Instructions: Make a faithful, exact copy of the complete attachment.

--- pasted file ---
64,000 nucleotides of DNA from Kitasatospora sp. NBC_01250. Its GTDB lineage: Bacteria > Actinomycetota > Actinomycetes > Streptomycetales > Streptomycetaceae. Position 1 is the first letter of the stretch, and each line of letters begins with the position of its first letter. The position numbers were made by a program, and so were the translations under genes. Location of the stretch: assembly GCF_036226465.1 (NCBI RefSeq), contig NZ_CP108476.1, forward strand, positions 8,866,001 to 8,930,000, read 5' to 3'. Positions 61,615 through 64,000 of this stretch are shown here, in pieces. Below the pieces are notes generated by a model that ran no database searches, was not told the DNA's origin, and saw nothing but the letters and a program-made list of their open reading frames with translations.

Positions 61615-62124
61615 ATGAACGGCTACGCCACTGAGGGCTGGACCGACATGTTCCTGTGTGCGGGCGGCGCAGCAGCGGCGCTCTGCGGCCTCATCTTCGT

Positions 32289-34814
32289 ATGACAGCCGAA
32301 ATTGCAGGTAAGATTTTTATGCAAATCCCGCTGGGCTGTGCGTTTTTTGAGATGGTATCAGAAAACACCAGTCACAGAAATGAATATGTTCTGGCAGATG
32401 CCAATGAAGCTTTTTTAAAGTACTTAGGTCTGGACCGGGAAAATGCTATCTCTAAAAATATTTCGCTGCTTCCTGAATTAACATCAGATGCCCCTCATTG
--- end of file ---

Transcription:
64,000 nucleotides of DNA from Kitasatospora sp. NBC_01250. Its GTDB lineage: Bacteria > Actinomycetota > Actinomycetes > Streptomycetales > Streptomycetaceae. Position 1 is the first letter of the stretch, and each line of letters begins with the position of its first letter. The position numbers were made by a program, and so were the translations under genes. Location of the stretch: assembly GCF_036226465.1 (NCBI RefSeq), contig NZ_CP108476.1, forward strand, positions 8,866,001 to 8,930,000, read 5' to 3'. Positions 61,615 through 64,000 of this stretch are shown here, in pieces. Below the pieces are notes generated by a model that ran no database searches, was not told the DNA's origin, and saw nothing but the letters and a program-made list of their open reading frames with translations.

Positions 61615-62124
61615 ATGAACGGCTACGCCACTGAGGGCTGGACCGACATGTTCCTGTGTGCGGGCGGCGCAGCAGCGGCGCTCTGCGGCCTCATCTTCGT

Positions 32289-34814
32289 ATGACAGCCGAA
32301 ATTGCAGGTAAGATTTTTATGCAAATCCCGCTGGGCTGTGCGTTTTTTGAGATGGTATCAGAAAACACCAGTCACAGAAATGAATATGTTCTGGCAGATG
32401 CCAATGAAGCTTTTTTAAAGTACTTAGGTCTGGACCGGGAAAATGCTATCTCTAAAAATATTTCGCTGCTTCCTGAATTAACATCAGATGCCCCTCATTG